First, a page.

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Basquiat Watch - Now Is The Time - Daem


This Basquiat Watch represents: ' Now Is The Time'. Now’s The Time (1985) is an artful reference to jazz musician Charlie Parker’s 1945 song of the same name. The round vinyl shape and perfect imprecision allows DAEM to reimagine the traditional watch face. The patterned strap and colors were inspired by Basquiat's fashion in the early 1980's. The back of the watch features Basquiat‘s signature crossed over the DAEM logo to put the essence of human before enterprise.

Daem designs all of their watches in their Brooklyn studio. They are located in an old Williamsburg factory that's been converted, on a tree-lined street opposite the  subway tracks.  Their watches are made in the Basel region of northern Switzerland. After visiting manufacturers across Switzerland and the United States, they found a watchmaker who's truly world class and can bring their designs to life. This "Now is the time " watch is made with Swiss Ronda 515 movement, a precise time keeper and quality standard and Full grain Italian leather, the highest grade of leather with greater softness, durability, and color richness.  More details on Basquiat Watch - Now Is The Time - Daem:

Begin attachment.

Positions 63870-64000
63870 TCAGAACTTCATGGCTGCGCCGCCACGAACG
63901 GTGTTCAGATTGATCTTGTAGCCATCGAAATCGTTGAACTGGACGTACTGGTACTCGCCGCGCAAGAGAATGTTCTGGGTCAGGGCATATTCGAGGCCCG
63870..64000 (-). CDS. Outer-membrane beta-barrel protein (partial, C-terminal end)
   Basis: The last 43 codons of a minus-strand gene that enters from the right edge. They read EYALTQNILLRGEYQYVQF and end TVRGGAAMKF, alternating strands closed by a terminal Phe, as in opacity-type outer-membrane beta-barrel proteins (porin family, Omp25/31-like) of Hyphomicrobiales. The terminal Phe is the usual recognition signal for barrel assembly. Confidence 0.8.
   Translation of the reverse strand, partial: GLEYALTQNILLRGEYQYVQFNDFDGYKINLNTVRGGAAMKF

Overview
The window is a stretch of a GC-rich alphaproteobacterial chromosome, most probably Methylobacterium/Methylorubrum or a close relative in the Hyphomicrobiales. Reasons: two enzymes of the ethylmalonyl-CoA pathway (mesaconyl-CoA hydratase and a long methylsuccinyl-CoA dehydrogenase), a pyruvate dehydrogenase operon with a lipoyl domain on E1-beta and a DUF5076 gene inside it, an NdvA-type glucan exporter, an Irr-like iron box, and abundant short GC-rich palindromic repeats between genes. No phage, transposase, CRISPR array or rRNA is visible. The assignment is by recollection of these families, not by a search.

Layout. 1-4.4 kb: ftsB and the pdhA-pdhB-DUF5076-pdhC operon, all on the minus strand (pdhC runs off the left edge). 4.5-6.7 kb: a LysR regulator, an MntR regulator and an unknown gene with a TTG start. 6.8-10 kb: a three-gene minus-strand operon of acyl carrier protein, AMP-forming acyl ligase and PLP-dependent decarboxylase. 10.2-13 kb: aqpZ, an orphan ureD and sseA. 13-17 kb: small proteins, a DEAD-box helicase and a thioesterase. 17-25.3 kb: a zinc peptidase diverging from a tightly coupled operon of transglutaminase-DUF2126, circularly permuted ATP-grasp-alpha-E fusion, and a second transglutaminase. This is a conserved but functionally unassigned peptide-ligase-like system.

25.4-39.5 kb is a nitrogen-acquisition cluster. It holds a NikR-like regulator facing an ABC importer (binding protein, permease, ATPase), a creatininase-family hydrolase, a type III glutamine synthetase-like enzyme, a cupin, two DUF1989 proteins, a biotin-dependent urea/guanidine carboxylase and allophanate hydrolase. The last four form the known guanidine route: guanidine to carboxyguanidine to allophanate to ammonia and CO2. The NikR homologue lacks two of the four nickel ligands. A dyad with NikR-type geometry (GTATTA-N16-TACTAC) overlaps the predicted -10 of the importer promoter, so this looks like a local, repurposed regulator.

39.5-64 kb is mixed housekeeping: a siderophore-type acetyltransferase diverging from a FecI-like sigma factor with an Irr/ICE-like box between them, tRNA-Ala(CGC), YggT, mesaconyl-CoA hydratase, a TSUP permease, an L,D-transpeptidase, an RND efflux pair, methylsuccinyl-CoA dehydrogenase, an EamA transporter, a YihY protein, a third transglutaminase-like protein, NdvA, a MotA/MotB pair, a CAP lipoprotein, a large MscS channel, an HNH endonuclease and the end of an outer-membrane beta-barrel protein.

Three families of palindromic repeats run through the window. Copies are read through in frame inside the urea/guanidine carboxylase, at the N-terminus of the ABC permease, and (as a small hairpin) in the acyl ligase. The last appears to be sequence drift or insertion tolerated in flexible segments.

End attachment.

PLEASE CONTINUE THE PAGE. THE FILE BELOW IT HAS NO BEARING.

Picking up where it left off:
• Movement: Swiss Ronda Powertech 515
  • Type: Quartz
  • Dial Material: Enamel
  • Crystal: Polished sapphire (anti-reflective and scratch resistant)
  • Case Material: Surgical grade 316L stainless steel
  • Case Diameter: 40 mm
  • Case Height: 9 mm
  • Strap/Lug Width: 20 mm (fits up to 23 cm or 9" wrists)
  • Straps: Stitched canvas, lined with leather
  • Water Resistance: 50 meters (5ATM)
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Jean-Michel Basquiat was a New York City born and raised artist, musician, and producer. As part of the street art group named SAMO, Basquiat took advantage of a larger exposure of his art. Their art was known for their enigmatic epigrams displayed throughout the streets of Manhattan’s Lower East Side. Basquiat art style focused on themes such as wealth versus poverty, integration versus segregation. His unique combination of text and image contributed to his fame. His pieces, such as Irony of Negro Policeman, were strongly political and direct in their address of power structure and systems of racism. Basquiat’s young life ended tragically at the age of 27. However, hundreds of artists still honor his risky and subversive artistic insight. His countercultural focus helped usher in the idea that street art was, in fact, real art. Moreover, his social commentary has had a lasting and powerful effect.


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